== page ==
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Home  >  Topics  >  Gangs

August 08, 2007
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Rash of shootings leads Utah police to crack down on gangs

By Russ Rizzo
The Salt Lake Tribune 

OGDEN, Utah Police plan to double their efforts to crack down on gangs in the wake of a double homicide Sunday that punctuated a recent spike in gang-related violence.

And Mayor Matthew Godfrey is preparing to announce several initiatives today to battle the crime wave.

Police and politicians alike say that seven gang-related shootings in a month are unacceptable in a city that has touted its decline in crime over the past eight years.

"We're going after [gangs]," Godfrey said. "We're not going to wait around and see if this subsides. This kind of increase happens in Salt Lake County, but it does not here, so we will be putting a stop to it."

Meanwhile, detectives on Monday recovered a GMC Denali they believe suspects drove in the gang-related shooting at a wedding party early Sunday that left two people dead and two injured.

Detectives also believe the shooting of a man found early Monday in an industrial area of the city was in retaliation for the wedding shootings.

Lt. Tony Fox said no arrests have been made, but police are seeking several people, mainly Riqo M. Perea, 19, who, according to court records, was already a fugitive for a probation violation stemming from a weapons conviction.

Perea is wanted for questioning in the deaths of Sabrina Prieto, 22, and Resendo-Nava Navarez, 29, who were shot about 1 a.m. at a house at 717 E. 1050 North in the city's first homicides in a year. Both victims were cousins of the bride, family friends said.

Police said a group of five men - at least some of whom are gang members showed up at the house, where about 30 people were celebrating the wedding. Someone at the party yelled a slur about the group's gang - a rival to gang members at the party and an argument erupted, said Lt. Loring Draper, head of the Ogden gang unit.

The men jumped into the Denali and opened fire with a .22-caliber handgun, shooting about 10 rounds into the crowd, striking four people, police said.

A 22-year-old woman who was hit in the torso remained hospitalized Monday.

Richard Lee Esquivel, 23, was struck in the left shoulder and buttocks. Esquivel said he could only watch as Navarez lay dying on the ground, clenching his fists in pain.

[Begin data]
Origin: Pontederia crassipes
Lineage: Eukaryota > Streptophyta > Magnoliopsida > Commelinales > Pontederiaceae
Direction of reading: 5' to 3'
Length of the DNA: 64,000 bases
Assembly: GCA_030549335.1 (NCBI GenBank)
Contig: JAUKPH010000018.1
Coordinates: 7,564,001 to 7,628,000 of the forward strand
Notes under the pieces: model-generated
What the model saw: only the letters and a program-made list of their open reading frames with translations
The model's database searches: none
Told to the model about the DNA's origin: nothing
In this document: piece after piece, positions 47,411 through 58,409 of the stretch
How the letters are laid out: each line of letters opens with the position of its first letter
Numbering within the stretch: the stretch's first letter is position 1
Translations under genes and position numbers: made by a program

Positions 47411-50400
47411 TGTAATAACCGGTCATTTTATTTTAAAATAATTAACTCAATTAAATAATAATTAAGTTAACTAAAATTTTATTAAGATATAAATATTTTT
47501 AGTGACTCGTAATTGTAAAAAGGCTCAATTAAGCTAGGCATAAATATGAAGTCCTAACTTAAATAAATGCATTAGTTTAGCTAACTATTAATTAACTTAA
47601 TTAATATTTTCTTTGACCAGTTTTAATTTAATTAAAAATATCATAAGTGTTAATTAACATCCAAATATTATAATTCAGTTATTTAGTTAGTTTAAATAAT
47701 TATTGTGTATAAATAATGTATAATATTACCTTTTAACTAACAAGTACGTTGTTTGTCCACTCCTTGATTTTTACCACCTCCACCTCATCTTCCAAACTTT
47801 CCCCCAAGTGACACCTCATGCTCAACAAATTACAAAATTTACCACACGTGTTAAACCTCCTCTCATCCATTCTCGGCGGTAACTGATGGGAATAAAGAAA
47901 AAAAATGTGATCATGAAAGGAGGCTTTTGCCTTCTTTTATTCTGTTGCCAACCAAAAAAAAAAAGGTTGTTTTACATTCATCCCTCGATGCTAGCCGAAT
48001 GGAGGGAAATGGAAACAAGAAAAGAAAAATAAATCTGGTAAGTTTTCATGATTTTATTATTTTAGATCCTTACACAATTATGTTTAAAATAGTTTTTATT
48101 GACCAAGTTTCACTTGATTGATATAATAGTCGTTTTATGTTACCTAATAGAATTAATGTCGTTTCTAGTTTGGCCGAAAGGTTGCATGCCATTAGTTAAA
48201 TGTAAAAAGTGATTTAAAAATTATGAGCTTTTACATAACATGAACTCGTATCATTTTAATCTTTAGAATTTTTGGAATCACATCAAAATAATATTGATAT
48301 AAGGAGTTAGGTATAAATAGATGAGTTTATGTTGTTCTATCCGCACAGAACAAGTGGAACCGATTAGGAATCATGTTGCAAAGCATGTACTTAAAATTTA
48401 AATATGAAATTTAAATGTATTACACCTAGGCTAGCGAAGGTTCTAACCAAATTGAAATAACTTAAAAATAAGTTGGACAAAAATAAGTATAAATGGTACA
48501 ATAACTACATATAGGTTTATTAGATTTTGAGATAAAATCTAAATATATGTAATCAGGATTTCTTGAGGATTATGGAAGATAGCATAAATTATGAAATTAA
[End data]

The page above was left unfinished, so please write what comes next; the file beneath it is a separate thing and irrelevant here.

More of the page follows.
"He was trying to fight it but couldn't," said Esquivel, who wore a blue arm sling Monday. "After a while, he just gave up."

Esquivel denied any gang affiliation among anyone involved.

"Innocent people died for nothing," Esquivel said. "It's only getting worse and worse. But what can you do?"

For one thing, Draper plans to double the size of his four-man gang squad temporarily.

"It's been a lousy month," Draper said. "I'm not sure if they're getting more violent or just getting more accurate. We're trying to get a handle on it."

Early Sunday, someone shot five shotgun rounds from a car into a house in the 3100 block of Kiesel Avenue, apparently in retaliation for the double murder, Fox said.

Then, about 3:30 a.m. Monday, a security guard patrolling the Ogden Industrial Complex found a 28-year-old who had been shot seven times, in the hand, ear, shoulder and above the groin, also apparently in retaliation for the wedding shooting, Fox said. He is expected to live, Fox said.

Also, rival gang members shot at each other at 26th Street and Washington Boulevard on Saturday. Two stray bullets struck the car of an innocent nearby motorist whose 5-year-old child rode in the back seat, police said.

The recent violence involves four main gangs with mostly Latino members, Draper said. The department maintains a list of 1,600 suspected gang members, about a fourth of whom are active, Draper said. Of those, "a tiny percentage" get involved with violent crime, he said.

Godfrey said he plans to announce today an initiative with Sen. Orrin Hatch to bolster national crime legislation, including tougher laws on immigrants in the country illegally. He also hopes to strengthen the city's good-landlord program, which reduces fees for landlords who keep convicts from renting from them, among other things.

"This is a town now that expects not to see these things happen," Godfrey said. "The threshold for accepting crime has been lowered, and we plan to keep it that way."

On Monday, a makeshift memorial consisting of candles, a black baseball cap, dark sunglasses, a red bandana and several posters with farewells scrawled by friends of Prieto remained on the front lawn of the home where she and Navarez were killed.

One note written in red marker read: "I miss you and love you so much. You didn't deserve any of this."

Copyright 2007 The Salt Lake Tribune

Full story: Rash of shootings leads Utah police to crack down on gangs






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